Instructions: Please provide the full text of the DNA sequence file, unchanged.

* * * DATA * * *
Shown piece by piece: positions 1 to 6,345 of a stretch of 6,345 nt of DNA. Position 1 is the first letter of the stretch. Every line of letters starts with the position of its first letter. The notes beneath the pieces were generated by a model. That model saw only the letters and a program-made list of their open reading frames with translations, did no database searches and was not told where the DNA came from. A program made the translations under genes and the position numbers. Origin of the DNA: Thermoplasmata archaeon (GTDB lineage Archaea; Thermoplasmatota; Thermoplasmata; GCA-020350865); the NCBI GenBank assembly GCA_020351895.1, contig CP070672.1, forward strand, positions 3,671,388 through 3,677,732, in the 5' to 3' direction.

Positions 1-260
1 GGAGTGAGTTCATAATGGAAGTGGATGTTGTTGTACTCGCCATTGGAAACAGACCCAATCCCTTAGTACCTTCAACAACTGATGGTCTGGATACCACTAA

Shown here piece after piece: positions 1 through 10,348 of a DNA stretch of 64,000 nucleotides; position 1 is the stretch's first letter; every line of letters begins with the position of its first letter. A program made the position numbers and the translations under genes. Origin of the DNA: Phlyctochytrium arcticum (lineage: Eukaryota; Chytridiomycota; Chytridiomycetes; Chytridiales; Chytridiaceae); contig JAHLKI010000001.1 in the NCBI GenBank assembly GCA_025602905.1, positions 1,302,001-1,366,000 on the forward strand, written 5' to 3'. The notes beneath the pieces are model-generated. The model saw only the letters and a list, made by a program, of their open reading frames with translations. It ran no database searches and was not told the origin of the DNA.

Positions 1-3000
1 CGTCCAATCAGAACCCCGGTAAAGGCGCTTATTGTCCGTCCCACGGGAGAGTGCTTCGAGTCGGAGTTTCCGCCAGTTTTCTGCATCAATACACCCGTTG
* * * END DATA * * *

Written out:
Shown piece by piece: positions 1 to 6,345 of a stretch of 6,345 nt of DNA. Position 1 is the first letter of the stretch. Every line of letters starts with the position of its first letter. The notes beneath the pieces were generated by a model. That model saw only the letters and a program-made list of their open reading frames with translations, did no database searches and was not told where the DNA came from. A program made the translations under genes and the position numbers. Origin of the DNA: Thermoplasmata archaeon (GTDB lineage Archaea; Thermoplasmatota; Thermoplasmata; GCA-020350865); the NCBI GenBank assembly GCA_020351895.1, contig CP070672.1, forward strand, positions 3,671,388 through 3,677,732, in the 5' to 3' direction.

Positions 1-260
1 GGAGTGAGTTCATAATGGAAGTGGATGTTGTTGTACTCGCCATTGGAAACAGACCCAATCCCTTAGTACCTTCAACAACTGATGGTCTGGATACCACTAA

Shown here piece after piece: positions 1 through 10,348 of a DNA stretch of 64,000 nucleotides; position 1 is the stretch's first letter; every line of letters begins with the position of its first letter. A program made the position numbers and the translations under genes. Origin of the DNA: Phlyctochytrium arcticum (lineage: Eukaryota; Chytridiomycota; Chytridiomycetes; Chytridiales; Chytridiaceae); contig JAHLKI010000001.1 in the NCBI GenBank assembly GCA_025602905.1, positions 1,302,001-1,366,000 on the forward strand, written 5' to 3'. The notes beneath the pieces are model-generated. The model saw only the letters and a list, made by a program, of their open reading frames with translations. It ran no database searches and was not told the origin of the DNA.

Positions 1-3000
1 CGTCCAATCAGAACCCCGGTAAAGGCGCTTATTGTCCGTCCCACGGGAGAGTGCTTCGAGTCGGAGTTTCCGCCAGTTTTCTGCATCAATACACCCGTTG